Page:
Make sure the toner you choose doesn’t have alcohol, which is better suited for all-oily skin rather than dry or combination faces. Natural toners for dry skin, meanwhile, often have aloe vera liquid and/or witch hazel rather than alcohol.
6. Choose the Best Moisturizer for Your Skin Type
Obviously, moisturizing products are the real superheroes when it comes to treating dry skin on the face and body.
For facial dryness, a light daytime gel is better than a thick lotion, which can clog pores. Look for a moisturizer that’s infused with healing ingredients such as vitamin E and aloe vera. Ideally, your daytime moisturizer will also contain sunscreen to protect you even in the winter.
Use a moisturizer in the morning and before you go to bed. If you want, use a different type at night — one that’s a little more intensive and doesn’t have sunscreen.
Oils with hyaluronic acid provide both moisturizing and wrinkle control. Creams tend to have a higher concentration of ingredients such as glycerin, for overnight skin cell repair.
7. Fight the Chap
Winter’s winds hit your cheeks the hardest. Look for a wide-mouth chap balm rather than a “stick” that’s just for lips. A great anti-chap product will have a blend of natural ingredients such as aloe vera and beeswax, as well as shea, olive, cocoa and/or coconut oils.
Essential oils like healing calendula and chamomile are also ideal ingredients for soothing chapped cheeks and lips.
8. Take Note: Some Like It Hot — But Your Skin Won’t
Avoid long hot showers most mornings. Your face will thank you for it. Like harsh soaps, hot water robs your skin of its natural moisture.
Lukewarm water is the way to go with showers so you don’t undo all your other moisturizing treatments.
9. Cover the Signs of Irritation and Dryness
Those red patches that lurk under the cheek, nose, and forehead flakes can be extra unsightly. Borrow a trick from women and use a unisex daytime moisturizer that has a bit of tint to it.
It will help mask uneven and red patches while it heals your skin. These subtle products do have a cosmetic advantage, but they’re not so obvious you’ll feel like you’re wearing makeup. Most tinted moisturizers also offer SPF protection.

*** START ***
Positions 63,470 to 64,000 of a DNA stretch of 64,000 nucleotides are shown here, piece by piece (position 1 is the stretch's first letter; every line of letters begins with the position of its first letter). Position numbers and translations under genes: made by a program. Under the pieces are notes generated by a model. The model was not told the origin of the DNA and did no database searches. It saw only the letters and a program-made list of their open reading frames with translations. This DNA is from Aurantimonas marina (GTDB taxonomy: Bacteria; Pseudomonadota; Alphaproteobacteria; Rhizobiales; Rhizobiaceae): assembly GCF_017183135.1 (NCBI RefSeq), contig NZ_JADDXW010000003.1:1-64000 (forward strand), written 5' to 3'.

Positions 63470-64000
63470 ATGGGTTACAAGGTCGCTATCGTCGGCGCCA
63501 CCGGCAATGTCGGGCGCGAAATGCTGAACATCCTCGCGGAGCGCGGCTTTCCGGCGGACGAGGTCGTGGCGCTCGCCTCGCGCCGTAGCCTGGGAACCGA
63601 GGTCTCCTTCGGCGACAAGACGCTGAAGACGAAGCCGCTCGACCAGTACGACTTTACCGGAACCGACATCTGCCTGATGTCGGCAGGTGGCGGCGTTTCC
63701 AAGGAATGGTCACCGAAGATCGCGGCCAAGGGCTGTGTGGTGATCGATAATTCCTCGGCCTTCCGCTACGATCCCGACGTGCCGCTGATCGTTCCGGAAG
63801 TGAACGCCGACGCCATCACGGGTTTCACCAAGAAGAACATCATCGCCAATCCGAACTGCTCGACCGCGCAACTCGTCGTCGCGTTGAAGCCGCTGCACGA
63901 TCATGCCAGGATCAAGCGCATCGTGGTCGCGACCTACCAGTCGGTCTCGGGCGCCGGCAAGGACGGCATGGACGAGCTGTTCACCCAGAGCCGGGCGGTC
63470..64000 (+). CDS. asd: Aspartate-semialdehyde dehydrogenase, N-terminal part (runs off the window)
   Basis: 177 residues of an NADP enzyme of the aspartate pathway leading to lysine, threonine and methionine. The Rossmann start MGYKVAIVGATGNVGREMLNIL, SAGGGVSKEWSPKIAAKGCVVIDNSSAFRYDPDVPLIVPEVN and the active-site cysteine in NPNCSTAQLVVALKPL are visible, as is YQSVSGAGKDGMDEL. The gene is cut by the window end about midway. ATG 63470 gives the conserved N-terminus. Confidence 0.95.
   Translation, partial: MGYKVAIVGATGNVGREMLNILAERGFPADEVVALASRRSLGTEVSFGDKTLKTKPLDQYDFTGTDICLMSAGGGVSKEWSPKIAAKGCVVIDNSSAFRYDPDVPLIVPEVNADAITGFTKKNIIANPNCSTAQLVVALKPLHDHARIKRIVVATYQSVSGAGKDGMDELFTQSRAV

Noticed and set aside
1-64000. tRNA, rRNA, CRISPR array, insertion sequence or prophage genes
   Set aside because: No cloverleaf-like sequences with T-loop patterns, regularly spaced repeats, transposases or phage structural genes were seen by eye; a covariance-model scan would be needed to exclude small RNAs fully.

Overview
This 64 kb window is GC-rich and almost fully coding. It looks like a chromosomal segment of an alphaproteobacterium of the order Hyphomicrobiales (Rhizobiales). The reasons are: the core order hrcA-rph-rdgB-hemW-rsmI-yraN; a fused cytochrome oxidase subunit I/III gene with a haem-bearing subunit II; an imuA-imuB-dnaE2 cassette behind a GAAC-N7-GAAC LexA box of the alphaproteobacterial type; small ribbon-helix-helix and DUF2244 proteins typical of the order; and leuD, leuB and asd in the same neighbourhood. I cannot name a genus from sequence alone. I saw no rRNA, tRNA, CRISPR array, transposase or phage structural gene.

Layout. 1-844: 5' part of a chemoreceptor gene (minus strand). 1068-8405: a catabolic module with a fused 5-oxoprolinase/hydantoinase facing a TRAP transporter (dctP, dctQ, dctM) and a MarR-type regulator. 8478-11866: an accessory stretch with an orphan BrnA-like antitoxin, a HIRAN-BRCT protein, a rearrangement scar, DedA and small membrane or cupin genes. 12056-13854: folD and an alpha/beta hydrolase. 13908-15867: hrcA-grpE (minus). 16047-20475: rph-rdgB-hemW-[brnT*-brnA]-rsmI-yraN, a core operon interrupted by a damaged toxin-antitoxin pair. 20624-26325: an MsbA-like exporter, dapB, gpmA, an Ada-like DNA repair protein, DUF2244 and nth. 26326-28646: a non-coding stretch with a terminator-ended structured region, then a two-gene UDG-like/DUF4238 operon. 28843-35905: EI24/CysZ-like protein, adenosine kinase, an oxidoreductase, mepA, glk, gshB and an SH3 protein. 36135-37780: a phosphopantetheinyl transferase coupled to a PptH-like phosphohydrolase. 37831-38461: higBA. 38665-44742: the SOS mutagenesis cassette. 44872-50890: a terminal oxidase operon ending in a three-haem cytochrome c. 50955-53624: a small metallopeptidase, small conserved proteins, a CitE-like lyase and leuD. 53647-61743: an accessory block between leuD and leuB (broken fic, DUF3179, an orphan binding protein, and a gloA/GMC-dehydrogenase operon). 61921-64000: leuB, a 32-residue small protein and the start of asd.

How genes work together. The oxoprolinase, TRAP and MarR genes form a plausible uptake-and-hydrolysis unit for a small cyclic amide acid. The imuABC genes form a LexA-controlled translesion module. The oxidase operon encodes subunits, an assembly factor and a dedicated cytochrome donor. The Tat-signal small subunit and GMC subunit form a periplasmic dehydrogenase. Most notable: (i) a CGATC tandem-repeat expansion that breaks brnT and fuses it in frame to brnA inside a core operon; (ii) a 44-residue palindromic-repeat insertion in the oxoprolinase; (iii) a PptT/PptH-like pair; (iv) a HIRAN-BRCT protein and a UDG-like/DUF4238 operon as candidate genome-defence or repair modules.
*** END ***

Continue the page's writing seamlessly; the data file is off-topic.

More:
10. Consider a Face Mask
Sometimes exfoliants, toners, and regular moisturizers just don’t seem to conquer dry skin. Pamper yourself — yes, real men do indulge in special hydration treatments — with a weekly mask.
It can be as simple as a homemade egg yolk and/or honey mask. Both of these ingredients nourish and moisturize the skin. Just slather them on, allow to dry for about 20 minutes, then rinse, and pat dry.
Alternatively, go for a quality commercial mask. If you have sensitive skin, look for one that says “gentle,” and both nourishes and hydrates.
In addition to a weekly mask, consider adding a serum to your daily routine. This deeply hydrating product goes on just before a moisturizer. It penetrates more deeply than moisturizers do and delivers nutrients to your skin cells to help them fight off the elements that lead to dryness and irritation.
11. Change with the Seasons
What works for you during the humid days of summer may not deliver the same effect during winter. The colder months bring drier outdoor air, especially when the cold winds are howling. Inside, it can get even worse, with indoor heating systems robbing skin of moisture.
Just when you find something that soothes all that sunburn flakiness, autumn and winter roll around, and that great product doesn’t seem so great anymore.
That’s why you need to scrutinize labeling on store-bought products to see exactly what the product is addressing. Also, pay attention to how your own facial skin reacts to different products under different conditions.
Dry skin on your face can also happen if you’re not taking good care of your beard properly. Alex Costa shares how to grow your facial hair naturally and take care of it at the same time:
Do all these methods, taken together, seem like more trouble than they’re worth? You don’t need them all. Usually, a combination of a few products and methods will work wonders for the dry skin on your face. Just learn how to avoid the things that rob your skin of moisture. When you’re short on time, just patting on some moisturizer after you rinse your face can be the difference between irritated, flaking skin and a smooth, youthful complexion.
How do you deal with dry skin on your face? Share your tips in the comments section below.